A frozen spec opens the door to implementations, and many people set about writing PNG encoders and decoders as soon as Draft 9 appeared. The real glory, however, is reserved for the handful of people who took it upon themselves to write the free programming libraries supporting PNG: Jean-loup Gailly and Mark Adler, both of Info-ZIP and gzip fame, who rewrote the deflate compression engine in a form suitable for general-purpose use and released it as zlib; and Guy Eric Schalnat of Group 42, who almost single-handedly wrote the initial version of libpng (then known as pnglib). The first truly usable versions of the libraries were released two months after Draft 9, on May 1, 1995. Although both libraries were missing some features required for full implementation, they were sufficiently complete to be used in various freeware applications. Draft 10 of the specification was released at the same time, with clarifications and corrections resulting from these first implementations.
The pace of development slowed at that point, at least to outward appearances. Partly this was due to the fact that, after four straight months of intense development and many megabytes of email, everyone was exhausted; partly it was due to the fact that Guy controlled the development of libpng, and he became busy with other things at work. Often overlooked is the fact that, while writing the spec was a very focused effort and writing the reference implementation was only slightly less so, once the library had been released in a usable form there were literally hundreds of potential applications pulling at developers' interests. And finally, there was the simple perception that PNG was basically done--a point that was emphasized by a CompuServe press release to that effect in June 1995.
Nevertheless, progress continued. June saw the genesis of the PNG web site, which has now grown to more than two dozen pages, and Kevin Mitchell officially registered the ``PNGf'' Macintosh file ID with Apple Computer. In August 1995, Alexander Lehmann and Willem van Schaik released a fine pair of additions to the NetPBM image-manipulation suite: pnmtopng and pngtopnm version 2.0. And in December, at the Fourth International World Wide Web Conference, the World Wide Web Consortium (W3C) released the PNG Specification version 0.92 as an official standards-track Working Draft.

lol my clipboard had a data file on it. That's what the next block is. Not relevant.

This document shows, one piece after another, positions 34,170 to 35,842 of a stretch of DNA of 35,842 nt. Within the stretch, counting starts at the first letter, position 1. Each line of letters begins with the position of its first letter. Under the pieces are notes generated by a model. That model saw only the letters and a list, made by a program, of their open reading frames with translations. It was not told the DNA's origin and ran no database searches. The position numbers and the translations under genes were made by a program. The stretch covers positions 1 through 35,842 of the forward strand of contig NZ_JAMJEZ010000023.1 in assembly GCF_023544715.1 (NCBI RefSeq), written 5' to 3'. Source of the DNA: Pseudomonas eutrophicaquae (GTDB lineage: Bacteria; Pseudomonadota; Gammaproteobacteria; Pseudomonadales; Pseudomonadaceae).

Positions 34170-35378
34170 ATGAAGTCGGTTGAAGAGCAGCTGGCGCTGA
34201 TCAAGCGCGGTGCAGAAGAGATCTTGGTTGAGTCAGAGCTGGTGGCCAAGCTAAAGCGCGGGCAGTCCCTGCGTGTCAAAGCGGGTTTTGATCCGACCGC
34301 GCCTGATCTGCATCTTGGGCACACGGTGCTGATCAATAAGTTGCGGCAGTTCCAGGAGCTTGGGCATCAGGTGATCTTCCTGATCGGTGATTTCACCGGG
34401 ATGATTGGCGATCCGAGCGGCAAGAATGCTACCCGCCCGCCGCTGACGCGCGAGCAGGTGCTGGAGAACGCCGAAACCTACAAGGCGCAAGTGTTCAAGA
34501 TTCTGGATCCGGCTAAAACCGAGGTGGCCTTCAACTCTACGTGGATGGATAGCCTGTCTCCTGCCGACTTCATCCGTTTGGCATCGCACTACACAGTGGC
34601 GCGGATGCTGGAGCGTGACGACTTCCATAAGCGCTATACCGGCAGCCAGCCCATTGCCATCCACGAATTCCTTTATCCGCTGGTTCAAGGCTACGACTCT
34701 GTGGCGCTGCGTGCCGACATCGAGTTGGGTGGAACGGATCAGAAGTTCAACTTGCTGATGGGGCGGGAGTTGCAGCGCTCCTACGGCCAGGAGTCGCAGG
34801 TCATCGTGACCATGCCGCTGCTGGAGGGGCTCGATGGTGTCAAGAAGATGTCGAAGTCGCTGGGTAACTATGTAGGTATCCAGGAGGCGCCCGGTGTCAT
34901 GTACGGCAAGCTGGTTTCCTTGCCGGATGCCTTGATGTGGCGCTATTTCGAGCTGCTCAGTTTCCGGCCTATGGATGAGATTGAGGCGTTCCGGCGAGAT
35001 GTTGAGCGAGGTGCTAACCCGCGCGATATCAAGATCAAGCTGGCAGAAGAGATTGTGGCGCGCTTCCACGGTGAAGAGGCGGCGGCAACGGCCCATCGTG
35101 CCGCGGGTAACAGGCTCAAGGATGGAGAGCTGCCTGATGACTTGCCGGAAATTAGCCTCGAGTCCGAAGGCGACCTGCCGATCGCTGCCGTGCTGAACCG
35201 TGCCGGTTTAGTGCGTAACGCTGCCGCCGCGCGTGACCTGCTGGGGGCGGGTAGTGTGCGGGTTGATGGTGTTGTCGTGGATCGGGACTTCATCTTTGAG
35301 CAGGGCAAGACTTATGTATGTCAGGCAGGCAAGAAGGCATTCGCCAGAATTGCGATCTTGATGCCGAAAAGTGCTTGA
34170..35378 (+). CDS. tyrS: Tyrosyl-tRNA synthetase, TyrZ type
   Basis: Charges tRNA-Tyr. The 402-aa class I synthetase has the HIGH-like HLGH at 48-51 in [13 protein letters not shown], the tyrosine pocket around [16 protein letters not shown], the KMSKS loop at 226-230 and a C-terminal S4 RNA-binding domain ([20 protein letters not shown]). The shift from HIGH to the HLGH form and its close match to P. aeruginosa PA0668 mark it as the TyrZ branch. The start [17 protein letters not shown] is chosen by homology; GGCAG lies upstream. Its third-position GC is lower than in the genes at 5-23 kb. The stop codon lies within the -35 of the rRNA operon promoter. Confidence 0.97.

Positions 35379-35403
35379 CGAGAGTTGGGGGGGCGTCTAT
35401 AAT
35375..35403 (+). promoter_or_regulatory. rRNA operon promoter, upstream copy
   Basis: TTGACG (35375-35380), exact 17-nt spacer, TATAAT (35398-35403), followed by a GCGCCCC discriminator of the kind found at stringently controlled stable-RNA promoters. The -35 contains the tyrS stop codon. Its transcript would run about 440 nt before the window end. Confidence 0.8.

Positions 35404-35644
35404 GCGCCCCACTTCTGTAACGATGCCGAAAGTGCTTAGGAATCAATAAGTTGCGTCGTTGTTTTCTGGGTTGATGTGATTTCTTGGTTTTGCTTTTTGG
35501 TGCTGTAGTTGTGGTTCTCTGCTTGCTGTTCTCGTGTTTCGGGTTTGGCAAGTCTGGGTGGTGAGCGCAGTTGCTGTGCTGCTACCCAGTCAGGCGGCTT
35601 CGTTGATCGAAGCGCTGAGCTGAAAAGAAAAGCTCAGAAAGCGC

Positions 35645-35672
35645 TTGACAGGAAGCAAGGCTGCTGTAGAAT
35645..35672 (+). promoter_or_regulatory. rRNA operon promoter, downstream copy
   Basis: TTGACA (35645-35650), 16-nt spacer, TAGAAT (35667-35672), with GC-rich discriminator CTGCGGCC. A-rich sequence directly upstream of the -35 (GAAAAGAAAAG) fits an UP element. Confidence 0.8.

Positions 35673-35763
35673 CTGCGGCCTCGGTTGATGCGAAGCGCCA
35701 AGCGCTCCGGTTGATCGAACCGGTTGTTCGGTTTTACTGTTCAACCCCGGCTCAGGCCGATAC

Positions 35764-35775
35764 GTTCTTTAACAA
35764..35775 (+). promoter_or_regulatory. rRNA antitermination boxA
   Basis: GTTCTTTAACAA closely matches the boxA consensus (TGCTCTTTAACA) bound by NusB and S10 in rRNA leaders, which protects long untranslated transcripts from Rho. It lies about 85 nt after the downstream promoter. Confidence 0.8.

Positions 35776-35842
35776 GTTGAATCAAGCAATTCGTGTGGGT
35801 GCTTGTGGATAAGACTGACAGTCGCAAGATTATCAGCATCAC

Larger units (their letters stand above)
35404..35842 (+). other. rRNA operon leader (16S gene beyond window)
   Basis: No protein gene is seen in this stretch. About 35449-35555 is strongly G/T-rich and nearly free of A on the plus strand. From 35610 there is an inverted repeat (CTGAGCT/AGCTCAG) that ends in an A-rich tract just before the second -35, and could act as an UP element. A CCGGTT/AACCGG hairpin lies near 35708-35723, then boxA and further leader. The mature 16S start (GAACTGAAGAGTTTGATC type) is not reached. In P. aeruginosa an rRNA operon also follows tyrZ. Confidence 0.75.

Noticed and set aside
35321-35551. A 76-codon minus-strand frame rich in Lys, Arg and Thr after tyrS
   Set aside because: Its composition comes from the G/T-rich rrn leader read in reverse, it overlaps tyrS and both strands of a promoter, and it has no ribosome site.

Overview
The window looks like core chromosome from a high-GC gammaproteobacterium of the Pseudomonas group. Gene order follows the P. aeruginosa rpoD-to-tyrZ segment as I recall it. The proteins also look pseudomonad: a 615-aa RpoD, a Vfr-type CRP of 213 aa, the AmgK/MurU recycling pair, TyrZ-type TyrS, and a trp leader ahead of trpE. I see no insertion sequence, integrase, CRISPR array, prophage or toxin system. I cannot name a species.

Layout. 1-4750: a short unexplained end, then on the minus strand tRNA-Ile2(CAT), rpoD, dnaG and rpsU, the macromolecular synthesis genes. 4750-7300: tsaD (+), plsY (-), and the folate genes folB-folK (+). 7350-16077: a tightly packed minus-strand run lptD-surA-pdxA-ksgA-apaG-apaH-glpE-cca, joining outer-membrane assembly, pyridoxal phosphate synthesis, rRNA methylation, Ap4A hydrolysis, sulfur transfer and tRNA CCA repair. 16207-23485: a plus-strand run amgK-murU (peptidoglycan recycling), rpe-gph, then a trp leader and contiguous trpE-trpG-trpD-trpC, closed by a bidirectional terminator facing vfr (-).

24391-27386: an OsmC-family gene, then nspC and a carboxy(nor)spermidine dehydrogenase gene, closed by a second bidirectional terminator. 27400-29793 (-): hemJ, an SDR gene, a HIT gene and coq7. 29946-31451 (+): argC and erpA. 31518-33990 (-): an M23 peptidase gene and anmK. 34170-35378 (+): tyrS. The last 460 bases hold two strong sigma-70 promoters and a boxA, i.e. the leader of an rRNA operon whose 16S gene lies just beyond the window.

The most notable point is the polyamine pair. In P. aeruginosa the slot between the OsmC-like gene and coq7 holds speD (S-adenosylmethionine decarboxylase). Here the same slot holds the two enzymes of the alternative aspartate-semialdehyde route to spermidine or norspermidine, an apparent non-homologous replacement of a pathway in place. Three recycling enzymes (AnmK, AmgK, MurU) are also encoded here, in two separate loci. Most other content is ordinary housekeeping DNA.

February 1996 saw the release of version 0.95 as an Internet Draft by the Internet Engineering Task Force (IETF), followed in July by the Internet Engineering Steering Group's (IESG) approval of version 1.0 as an official Informational RFC. (It was finally released by the IETF as RFC 2083 in January 1997.) In early August, the Virtual Reality Modeling Language (VRML) Architecture Group adopted PNG as one of the two required image formats for minimal VRML 2.0 conformance. Meanwhile, the W3C promoted the spec to Proposed Recommendation status in July and then to full Recommendation status on the first of October. Finally, in mid-October 1996, the Internet Assigned Numbers Authority (IANA) formally approved ``image/png'' as an official Internet Media Type, joining image/gif and image/jpeg as non-experimental image formats for the Web. Much of this standardization would not have happened nearly as quickly without the tireless efforts of Tom Lane and Glenn Randers-Pehrson, who took over editing duties of the spec from Thomas Boutell.
Also in 1996 came the revival of efforts to produce a multiple-image variant of PNG suitable for slide shows, animations, and very efficient storage of certain simple kinds of images. Multi-image support had been left out of the PNG specification for several reasons: multi-image capability in GIF was supported by virtually no one; multi-image GIFs were indistinguishable from single-image GIFs (i.e., they had the same filename extension); including multi-image support in PNG would have delayed both its development and its acceptance in the marketplace, due to the burden of extra complexity, and creating a separate, PNG-based multi-image format not only would be a logical extension of PNG but also would be more appropriate to a group with backgrounds in animation and multimedia. As it happened, however, this latter group never materialized, and with the early-1996 release of Netscape Navigator 2.0 with support for GIF animations, it became clear that the PNG Group needed to produce some sort of response.
 Alas, Netscape's support of GIF animations probably did more to ensure the format's longevity than any other event in GIF's history.